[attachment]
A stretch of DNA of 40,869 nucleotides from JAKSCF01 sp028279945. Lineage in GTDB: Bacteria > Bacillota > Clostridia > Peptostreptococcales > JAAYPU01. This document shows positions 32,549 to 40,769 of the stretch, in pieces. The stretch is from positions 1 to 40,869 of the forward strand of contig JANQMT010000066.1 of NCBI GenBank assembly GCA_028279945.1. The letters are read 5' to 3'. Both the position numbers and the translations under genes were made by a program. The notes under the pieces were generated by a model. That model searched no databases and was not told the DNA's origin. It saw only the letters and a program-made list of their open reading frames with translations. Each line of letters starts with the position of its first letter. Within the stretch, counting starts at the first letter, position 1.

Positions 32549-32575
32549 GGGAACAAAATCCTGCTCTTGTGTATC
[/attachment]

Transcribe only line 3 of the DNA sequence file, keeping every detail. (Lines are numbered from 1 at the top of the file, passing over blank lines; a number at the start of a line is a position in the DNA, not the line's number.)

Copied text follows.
32549 GGGAACAAAATCCTGCTCTTGTGTATC